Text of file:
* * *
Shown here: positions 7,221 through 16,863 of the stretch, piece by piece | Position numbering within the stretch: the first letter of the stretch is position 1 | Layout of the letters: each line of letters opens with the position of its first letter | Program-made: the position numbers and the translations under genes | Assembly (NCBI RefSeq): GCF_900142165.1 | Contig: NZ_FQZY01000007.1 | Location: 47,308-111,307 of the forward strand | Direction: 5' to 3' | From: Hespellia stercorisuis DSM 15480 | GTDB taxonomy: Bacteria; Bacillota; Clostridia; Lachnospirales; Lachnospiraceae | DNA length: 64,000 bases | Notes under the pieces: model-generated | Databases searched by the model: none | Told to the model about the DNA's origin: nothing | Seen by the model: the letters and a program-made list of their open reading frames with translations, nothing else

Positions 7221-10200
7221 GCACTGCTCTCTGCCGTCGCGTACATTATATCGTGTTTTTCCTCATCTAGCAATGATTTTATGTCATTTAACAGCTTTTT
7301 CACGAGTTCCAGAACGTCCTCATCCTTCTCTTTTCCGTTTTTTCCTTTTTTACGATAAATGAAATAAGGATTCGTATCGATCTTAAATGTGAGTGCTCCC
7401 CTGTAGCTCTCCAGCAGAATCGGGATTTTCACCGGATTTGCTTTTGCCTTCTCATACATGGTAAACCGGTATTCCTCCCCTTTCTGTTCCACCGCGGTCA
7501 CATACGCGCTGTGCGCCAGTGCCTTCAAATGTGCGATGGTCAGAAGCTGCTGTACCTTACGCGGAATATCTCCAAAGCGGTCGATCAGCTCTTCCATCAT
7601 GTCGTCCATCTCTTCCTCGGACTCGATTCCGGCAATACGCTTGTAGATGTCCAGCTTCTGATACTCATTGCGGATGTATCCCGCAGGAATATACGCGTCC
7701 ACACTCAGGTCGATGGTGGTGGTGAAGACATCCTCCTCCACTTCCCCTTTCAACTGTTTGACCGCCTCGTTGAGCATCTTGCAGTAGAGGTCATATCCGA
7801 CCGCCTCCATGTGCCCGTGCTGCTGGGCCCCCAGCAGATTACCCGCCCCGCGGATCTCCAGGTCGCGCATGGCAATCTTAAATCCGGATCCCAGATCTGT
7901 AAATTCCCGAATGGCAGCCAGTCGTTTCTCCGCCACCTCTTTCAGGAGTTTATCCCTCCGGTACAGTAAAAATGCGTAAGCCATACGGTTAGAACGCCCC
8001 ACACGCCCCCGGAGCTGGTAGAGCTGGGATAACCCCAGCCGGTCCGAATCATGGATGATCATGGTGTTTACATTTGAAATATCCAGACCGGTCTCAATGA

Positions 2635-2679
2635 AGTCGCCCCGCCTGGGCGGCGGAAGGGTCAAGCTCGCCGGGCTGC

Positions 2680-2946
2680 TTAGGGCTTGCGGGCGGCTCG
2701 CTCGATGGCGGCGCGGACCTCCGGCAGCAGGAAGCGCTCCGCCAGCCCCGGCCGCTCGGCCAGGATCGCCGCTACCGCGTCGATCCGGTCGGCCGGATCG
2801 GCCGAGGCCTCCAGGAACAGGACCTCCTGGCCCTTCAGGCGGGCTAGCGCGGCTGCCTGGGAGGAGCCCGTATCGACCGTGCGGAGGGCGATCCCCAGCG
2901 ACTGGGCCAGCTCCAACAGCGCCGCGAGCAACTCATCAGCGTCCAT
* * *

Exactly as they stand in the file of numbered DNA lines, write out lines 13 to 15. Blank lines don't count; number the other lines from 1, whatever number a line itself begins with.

2635 AGTCGCCCCGCCTGGGCGGCGGAAGGGTCAAGCTCGCCGGGCTGC

Positions 2680-2946
2680 TTAGGGCTTGCGGGCGGCTCG